It’s OK to just be OK

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By Dr. Chris Rogers, medical director of Child & Adolescent Services at the Medical Center of Aurora and the current president of the Colorado Child & Adolescent Psychiatric Society.

Keeping on top of schoolwork during the pandemic is hard. Kids and their parents may need to adjust their expectations of what success looks like to stay engaged with school during these stressful times. 

We know that going to school is usually good for kids. Children thrive in an environment where they can learn and tackle appropriate challenges, which helps them develop intellectually and builds long-term mental wellness.

Though the pandemic has changed many things about our lives, it is still so important that we encourage our kids to keep learning. It is equally important that parents and kids keep realistic expectations for themselves and one another during this stressful time.

Every day I see young people who are struggling to keep up, sometimes even in classes that they used to enjoy. While many students are still adjusting to online learning, an even bigger issue is the stress and trauma caused by the pandemic. Many families are coping with the loss of a job, a favorite activity, an expected milestone, or even the loss of a loved one. We know the impact of trauma on the developing brain can affect focus, concentration, and energy – all of which can make learning overwhelming. Similarly, we hear story after story from parents who are doing their best to deal with the challenges of trying to be a caretaker, breadwinner, counselor, and teacher all at the same time. 

This year, many school districts are seeing fewer students in class-- both virtual and in-person attendance. In response to these lower attendance numbers, the state has launched a campaign urging parents, teachers, communities, and business leaders to do their part to make sure kids at all grade levels stay engaged with school.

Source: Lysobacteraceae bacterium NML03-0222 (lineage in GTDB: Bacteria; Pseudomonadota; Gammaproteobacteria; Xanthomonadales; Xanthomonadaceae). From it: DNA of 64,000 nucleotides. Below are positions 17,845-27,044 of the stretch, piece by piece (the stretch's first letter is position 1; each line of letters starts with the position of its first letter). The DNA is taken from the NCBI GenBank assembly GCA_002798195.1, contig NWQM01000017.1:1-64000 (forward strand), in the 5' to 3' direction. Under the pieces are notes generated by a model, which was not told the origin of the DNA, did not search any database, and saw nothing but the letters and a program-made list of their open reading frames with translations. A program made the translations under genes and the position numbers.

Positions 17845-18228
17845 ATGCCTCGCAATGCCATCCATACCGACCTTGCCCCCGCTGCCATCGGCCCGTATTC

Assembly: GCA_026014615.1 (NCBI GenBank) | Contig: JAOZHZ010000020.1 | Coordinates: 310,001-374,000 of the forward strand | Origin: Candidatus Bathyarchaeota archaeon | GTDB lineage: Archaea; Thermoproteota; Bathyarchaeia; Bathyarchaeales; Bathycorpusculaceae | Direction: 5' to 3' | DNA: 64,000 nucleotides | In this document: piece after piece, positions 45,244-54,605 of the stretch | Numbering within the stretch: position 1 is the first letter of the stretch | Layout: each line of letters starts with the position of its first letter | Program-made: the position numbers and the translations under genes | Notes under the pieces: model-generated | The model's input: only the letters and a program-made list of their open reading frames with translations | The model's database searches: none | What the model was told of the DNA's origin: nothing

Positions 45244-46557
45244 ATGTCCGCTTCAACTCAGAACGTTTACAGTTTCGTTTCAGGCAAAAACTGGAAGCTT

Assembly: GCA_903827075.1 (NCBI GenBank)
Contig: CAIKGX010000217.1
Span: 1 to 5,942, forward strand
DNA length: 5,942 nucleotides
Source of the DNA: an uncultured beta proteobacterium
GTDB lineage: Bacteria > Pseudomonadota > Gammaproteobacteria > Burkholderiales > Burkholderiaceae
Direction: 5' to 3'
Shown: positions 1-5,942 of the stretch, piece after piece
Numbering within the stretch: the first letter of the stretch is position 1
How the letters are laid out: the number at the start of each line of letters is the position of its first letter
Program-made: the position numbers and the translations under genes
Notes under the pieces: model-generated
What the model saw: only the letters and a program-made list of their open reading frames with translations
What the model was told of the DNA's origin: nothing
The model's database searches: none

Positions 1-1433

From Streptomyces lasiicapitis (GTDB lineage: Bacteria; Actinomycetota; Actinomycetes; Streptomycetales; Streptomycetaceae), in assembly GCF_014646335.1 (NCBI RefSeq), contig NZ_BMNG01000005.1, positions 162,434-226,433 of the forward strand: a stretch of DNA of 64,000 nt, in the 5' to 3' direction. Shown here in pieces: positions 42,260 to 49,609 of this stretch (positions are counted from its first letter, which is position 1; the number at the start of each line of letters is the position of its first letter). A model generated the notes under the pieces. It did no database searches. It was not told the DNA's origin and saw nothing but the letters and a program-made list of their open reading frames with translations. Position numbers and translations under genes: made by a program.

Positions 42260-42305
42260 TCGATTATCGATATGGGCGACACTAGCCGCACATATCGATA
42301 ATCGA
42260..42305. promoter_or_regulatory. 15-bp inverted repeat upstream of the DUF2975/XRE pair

Whether it is virtual or in-person, school provides children with structure that they desperately need now more than ever. A predictable schedule with clear expectations supports kids in many ways, from providing young students with a sense of safety and comfort to serving as an anchor in the emotionally charged time of adolescence. There is real benefit in having a structured routine, especially during an unpredictable time. Research shows that kids do best when they know what to expect from daily life. One of the things we can do to promote a sense of normalcy for our children during this pandemic is to provide a clear schedule, particularly when learning remotely. 

School also provides community that is essential to the social and emotional development of young people. Learning how to form friendships, handle conflict, and seek support from their peers is just as important for kids as learning geography or arithmetic. While we are all adapting to the need for a largely virtual world, being part of a class provides an integral sense of identity and belonging. 

One of the biggest stressors we hear about from the kids in our hospital is a sense of isolation. Without school, kids are left to feel alone when connection to their community could save them. Schools also provide vital services, especially for disadvantaged or underserved kids. In particular, mental health services are crucial to identifying issues and initiating treatment early, when outcomes are most favorable. These services can be a literal lifeline in times of stress.   

Young people may be more likely to reach out to peers, trusted teachers, or counselors in their school community when they are struggling. Maintaining access to these forms of support is crucial to combating the epidemic of teen suicide that we saw even before the pandemic began. School-age years are critical for social, physical, and intellectual development. Losing any of these years, as Governor Jared Polis has highlighted, can be devastating.

To all the kids and parents in Colorado, I want to emphasize that sometimes being just OK is OK.

The effects of trauma and stress are real, and these days, they are everywhere. This year, parents and kids alike will need to shift their expectations about school performance and success. It may not be the year to expect straight As or take that extra AP class, and that’s OK. The most important thing is that everyone in your family feels good about themselves and has fun while learning and connecting with their peers. Things will get better. Until they do, making sure kids benefit from the community, structure, and connection they get from school is the No. 1 priority. Beyond that, doing OK is a great goal for us all.  

And if anyone reading this isn’t doing OK, please know that help is out there. Reach out -- there are people who want to help: